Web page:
FIFA named leading German
police official Ralf Mutschke on Friday as its director of
security to lead the fight against match-fixing.
The 52-year-old, senior manager at the German Federal
criminal police office (BKA) and a former Interpol director,
will replace Australian Chris Eaton who announced his
resignation two weeks ago.
Football's governing body said it would also be beefing up its
security department to confront the match-fixing threat.
"Mutschke will be... responsible for all security matters
related to FIFA competitions across the world, the global
security concepts for football in general, security around FIFA
headquarters in Zurich, the FIFA president and the FIFA
administration, as well as for matters related to the integrity
and protection of the game itself," said FIFA in a statement.
Mutschke, who has more than 30 years' experience at the BKA,
faces a huge task after his predecessor warned that the criminal
gangs behind match-fixing are infiltrating football by setting
up youth and refereeing training academies and buying clubs.
"For me, the main issue will be the integrity of FIFA
competitions," said Mutschke.
"The focus here will be on match-fixing, betting fraud and
corruption. The initiatives that FIFA has already launched are
good steps in the right direction.
"I will now have to pursue these initiatives stringently but
also build upon them and implement them consistently with the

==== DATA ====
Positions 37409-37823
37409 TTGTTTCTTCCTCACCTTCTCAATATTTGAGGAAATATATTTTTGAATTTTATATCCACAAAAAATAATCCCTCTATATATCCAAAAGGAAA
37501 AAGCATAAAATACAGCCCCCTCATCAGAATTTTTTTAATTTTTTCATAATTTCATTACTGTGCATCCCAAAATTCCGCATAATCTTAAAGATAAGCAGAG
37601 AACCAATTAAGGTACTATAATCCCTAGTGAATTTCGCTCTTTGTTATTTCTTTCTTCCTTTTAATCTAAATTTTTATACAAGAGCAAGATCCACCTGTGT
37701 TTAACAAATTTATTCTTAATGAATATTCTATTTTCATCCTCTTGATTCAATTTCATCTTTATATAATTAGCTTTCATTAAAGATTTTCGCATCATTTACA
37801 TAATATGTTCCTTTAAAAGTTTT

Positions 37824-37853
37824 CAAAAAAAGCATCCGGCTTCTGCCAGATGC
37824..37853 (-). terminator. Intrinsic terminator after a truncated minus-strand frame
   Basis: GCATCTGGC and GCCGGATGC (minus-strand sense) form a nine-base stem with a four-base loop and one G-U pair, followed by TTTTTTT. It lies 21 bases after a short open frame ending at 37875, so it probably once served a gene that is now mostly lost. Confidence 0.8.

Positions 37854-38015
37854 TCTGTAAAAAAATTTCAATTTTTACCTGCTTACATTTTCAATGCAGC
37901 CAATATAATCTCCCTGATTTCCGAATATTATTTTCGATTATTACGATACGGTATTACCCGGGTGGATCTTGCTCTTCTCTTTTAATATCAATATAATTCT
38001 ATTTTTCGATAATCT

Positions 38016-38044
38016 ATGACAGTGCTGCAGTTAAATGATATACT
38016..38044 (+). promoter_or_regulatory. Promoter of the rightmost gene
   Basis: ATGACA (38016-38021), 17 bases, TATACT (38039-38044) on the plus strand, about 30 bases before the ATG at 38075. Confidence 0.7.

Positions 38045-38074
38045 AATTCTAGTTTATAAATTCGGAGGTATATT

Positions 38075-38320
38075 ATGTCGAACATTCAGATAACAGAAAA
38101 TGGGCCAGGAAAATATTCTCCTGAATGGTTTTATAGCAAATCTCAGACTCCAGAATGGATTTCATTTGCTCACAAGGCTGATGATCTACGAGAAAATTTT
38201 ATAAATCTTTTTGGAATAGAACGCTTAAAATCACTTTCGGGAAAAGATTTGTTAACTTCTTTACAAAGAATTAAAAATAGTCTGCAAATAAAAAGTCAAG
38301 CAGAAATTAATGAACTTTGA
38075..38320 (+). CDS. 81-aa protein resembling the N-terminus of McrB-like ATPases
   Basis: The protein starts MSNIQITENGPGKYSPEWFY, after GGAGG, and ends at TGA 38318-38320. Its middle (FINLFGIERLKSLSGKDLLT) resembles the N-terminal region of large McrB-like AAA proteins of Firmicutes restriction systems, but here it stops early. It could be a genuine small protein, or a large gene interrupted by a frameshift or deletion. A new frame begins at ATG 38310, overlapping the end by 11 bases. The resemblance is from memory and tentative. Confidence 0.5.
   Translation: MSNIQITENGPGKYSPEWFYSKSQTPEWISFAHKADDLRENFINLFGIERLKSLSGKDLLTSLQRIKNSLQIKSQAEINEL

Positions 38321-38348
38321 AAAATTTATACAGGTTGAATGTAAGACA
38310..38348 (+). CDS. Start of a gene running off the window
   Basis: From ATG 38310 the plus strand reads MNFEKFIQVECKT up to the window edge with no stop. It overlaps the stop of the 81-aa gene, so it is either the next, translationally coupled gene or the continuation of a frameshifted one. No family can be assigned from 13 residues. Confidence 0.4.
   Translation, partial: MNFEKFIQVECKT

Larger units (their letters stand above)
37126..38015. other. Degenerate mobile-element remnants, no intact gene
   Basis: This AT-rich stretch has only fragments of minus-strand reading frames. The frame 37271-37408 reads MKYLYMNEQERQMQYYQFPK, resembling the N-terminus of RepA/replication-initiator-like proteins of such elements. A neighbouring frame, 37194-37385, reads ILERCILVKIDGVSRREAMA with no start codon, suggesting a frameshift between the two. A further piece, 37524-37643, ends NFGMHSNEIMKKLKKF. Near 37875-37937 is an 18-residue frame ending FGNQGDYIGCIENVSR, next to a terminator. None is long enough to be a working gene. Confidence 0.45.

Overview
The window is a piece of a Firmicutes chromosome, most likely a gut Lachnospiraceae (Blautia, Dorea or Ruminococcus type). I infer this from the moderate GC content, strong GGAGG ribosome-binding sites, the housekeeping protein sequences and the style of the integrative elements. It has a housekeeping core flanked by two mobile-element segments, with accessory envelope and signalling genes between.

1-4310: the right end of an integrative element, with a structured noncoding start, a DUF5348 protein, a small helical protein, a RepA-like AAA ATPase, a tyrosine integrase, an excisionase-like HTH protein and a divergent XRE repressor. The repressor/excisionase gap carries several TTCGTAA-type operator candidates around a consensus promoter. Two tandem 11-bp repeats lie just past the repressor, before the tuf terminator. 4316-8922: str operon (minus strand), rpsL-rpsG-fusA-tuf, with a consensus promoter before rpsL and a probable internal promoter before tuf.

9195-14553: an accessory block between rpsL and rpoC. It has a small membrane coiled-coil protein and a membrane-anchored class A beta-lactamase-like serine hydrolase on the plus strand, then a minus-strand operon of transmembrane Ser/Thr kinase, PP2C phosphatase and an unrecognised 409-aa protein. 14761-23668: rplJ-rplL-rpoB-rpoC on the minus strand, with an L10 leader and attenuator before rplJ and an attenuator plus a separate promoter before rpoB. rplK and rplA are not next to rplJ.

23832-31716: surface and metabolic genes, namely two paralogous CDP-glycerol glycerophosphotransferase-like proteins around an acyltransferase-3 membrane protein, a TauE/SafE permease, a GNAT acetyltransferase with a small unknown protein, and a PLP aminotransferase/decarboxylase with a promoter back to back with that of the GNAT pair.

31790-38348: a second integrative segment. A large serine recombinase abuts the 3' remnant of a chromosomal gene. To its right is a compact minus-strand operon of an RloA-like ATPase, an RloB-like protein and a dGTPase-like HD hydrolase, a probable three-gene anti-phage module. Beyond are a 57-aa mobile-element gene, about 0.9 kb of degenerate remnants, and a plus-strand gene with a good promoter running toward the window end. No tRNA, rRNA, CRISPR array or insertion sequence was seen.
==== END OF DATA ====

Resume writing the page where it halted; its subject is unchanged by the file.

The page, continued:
involvement of Interpol and national security authorities."
His predecessor Eaton travelled the world in the last year
leading the campaign against the rigging of games, which is
usually orchestrated by illegal gambling rings.
Eaton called for greater co-operation from governments and
police, saying that match-fixing is the work of organised
criminal gangs which football's authorities cannot take on alone.
Under Eaton's leadership, FIFA offered an amnesty to players
who have been involved in match-fixing to come forward with
evidence. FIFA also set up a 10-year agreement with Interpol.
Between 50 and 60 matches are currently being investigated
by FIFA over possible irregularities.
One of the most high-profile fixtures to come under the
microscope last year was Nigeria's 4-1 friendly win over
Argentina while Bahrain's 10-0 win over Indonesia in midweek is
"We have decided to strengthen the former security
department, making it into a full division in order to continue
to tackle all issues related to football security and the
protection of the integrity of the game," said FIFA
secretary-general Jerome Valcke.
"This is another major step in our determination to ensure a
clean and safe sport and to underline our commitment to the
fight against match-fixing in football."
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